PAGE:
A lot of students cheat because the class they’re in is not interesting or relevant. Sometimes you have to take classes that seem irrelevant, but may be part of a broader foundation for future coursework. It can be hard to engage in these classes and as a result, you may find yourself inclined to cheat your way through the class—don’t. Harke says, “If a class is boring, speak to the instructor and find out how the class relates to real life and your interests. If you make it interesting to you, you’ll want to be more engaged.”

For those students that find themselves in over their heads with heavy workload, extracurricular schedules, or simply taking a lot of advanced classes, Harke offers this advice, “Being at the top of your class or getting straight A’s isn’t worth a dime if you’ve cheated your way through. You will be found out. Get yourself a tutor and/or talk to your advisor about the difficulty of your schedule. It’s OK and even expected at some colleges not to get straight A’s. If you are getting pressure from your parents, take them through your schedule and study habits. Walk them through your class syllabus. Help them understand how intense the workload is and how hard you are working.”

The point is, “you can control the symptom of cheating if you recognize the source of the issue and do something about it.”

Read the full article at The Huffington Post: http://www.huffingtonpost.com/brian-harke/are-you-wise-to-cheating_b_805616.html

References:

Harke, Brian. “Are You Wise to Cheating?” The Huffington Post. 8 Jan. 2011. Web. 10 Jan. 2011. http://www.huffingtonpost.com/brian-harke/are-you-wise-to-cheating_b_805616.html.

Is Technology Responsible for the Increase in College Plagiarism?

Ask any college kid across the country if they’re willing to give up technology for a single day and you’re likely to get a resounding no. Social media sites like Facebook and Twitter or internet capable smart phones play a major role in the daily lives of the younger generations. So much in fact, that many of them wouldn’t know how to function without the technology that they use to communicate, find information, entertain themselves or shop.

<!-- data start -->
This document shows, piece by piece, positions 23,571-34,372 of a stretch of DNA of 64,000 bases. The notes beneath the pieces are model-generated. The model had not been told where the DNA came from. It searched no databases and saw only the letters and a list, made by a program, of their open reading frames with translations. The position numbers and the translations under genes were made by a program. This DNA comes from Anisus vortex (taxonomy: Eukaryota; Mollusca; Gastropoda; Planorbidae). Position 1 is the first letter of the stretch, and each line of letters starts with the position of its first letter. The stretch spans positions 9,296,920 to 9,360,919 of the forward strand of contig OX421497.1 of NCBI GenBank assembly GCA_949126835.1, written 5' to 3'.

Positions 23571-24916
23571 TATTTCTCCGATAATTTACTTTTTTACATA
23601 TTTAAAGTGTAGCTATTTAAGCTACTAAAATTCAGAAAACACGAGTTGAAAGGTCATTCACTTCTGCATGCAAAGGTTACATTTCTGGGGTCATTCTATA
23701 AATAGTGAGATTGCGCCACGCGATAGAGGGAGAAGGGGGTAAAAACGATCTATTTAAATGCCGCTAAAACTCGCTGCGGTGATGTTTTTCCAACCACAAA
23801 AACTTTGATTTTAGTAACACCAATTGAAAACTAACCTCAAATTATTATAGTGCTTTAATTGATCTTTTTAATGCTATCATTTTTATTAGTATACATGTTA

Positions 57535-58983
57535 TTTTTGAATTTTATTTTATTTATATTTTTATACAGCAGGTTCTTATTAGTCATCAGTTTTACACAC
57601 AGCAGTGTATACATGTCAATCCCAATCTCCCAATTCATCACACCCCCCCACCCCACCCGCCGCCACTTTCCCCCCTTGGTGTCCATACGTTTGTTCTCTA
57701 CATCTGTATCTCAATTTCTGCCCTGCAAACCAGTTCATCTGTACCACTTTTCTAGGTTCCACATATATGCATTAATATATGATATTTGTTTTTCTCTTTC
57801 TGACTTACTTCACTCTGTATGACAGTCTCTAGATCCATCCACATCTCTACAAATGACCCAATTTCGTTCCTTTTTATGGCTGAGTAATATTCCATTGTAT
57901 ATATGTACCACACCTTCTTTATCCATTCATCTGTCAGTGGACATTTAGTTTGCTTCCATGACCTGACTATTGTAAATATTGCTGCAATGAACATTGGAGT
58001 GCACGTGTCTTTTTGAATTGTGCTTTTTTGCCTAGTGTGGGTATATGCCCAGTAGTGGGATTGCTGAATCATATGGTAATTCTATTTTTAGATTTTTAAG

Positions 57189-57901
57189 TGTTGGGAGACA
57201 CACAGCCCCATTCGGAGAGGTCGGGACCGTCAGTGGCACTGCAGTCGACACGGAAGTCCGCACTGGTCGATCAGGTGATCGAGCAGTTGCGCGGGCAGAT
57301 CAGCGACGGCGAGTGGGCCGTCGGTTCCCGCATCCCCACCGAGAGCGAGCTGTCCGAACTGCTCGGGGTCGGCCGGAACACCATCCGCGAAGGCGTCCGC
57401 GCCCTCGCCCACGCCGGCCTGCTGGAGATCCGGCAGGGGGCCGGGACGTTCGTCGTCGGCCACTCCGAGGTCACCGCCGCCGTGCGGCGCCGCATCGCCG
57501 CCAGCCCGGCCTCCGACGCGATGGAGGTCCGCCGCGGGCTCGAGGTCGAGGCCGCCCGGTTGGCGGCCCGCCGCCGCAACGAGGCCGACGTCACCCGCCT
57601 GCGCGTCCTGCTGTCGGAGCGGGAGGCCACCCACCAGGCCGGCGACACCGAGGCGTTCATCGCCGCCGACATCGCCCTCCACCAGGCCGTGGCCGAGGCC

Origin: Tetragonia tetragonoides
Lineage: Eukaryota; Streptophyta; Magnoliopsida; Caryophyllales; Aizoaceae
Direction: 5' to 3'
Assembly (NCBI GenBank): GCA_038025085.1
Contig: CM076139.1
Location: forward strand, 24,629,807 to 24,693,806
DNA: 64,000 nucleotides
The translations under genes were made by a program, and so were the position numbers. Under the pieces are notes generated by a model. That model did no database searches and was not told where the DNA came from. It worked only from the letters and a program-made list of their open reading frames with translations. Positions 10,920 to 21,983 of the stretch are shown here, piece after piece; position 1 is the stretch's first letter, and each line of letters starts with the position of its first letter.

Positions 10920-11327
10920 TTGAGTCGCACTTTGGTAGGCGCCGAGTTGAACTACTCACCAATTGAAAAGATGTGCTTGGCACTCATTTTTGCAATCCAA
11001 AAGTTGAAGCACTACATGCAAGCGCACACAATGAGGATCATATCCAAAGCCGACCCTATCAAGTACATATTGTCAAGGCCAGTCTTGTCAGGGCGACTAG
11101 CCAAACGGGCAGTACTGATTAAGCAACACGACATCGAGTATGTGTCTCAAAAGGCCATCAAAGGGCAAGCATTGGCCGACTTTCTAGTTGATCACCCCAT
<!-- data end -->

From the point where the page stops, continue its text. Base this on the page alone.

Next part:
While some of these advancements have enriched lives through access to information and convenience, in many cases, they can be misused. One area that has been the subject of this misuse is in college and university environments. In fact, a recent report from the Pew Internet & American Life Project found that over half of a sample of college presidents said they noticed a significant increase in plagiarism over the past decade at their schools, and almost all of them said that they think technology has played a role.

A Tech Savvy Generation

What is it about today’s youth that is so different from other generations? Well, for one thing, almost every kid over the age of five knows how to use a computer and it’s even younger for a cell phone. In fact, in many cases, children are outpacing their parents in terms of knowing how to operate and control most technological devices. These are the kids of technology and as technology improves, so does their ability to use it.

Think of the different types of technology you use in an average day. The remote control operates the family television, the digital camera takes pictures and records family events, the computer shares images with our family and friends, even the GPS in the car tells us where to go. It used to be that programming the VCR was the most tech-savvy thing people did at home. Now, things are quite different. The younger generation is technologically savvy and on pace to become more so in the coming years.

The Plagiarism-Technology Link

Just a few years ago, if you needed information you went to the library or you asked a professional. Today, on account of the internet, access to information is immediate. In fact, within a few seconds, you can find almost any piece of data or tidbit of information by simply entering a search query into Google. The internet has opened the door to a whole new world of possibilities from online businesses to reconnecting with friends to research to entertainment. As a tool for virtually anything, the internet’s volume of data is endless.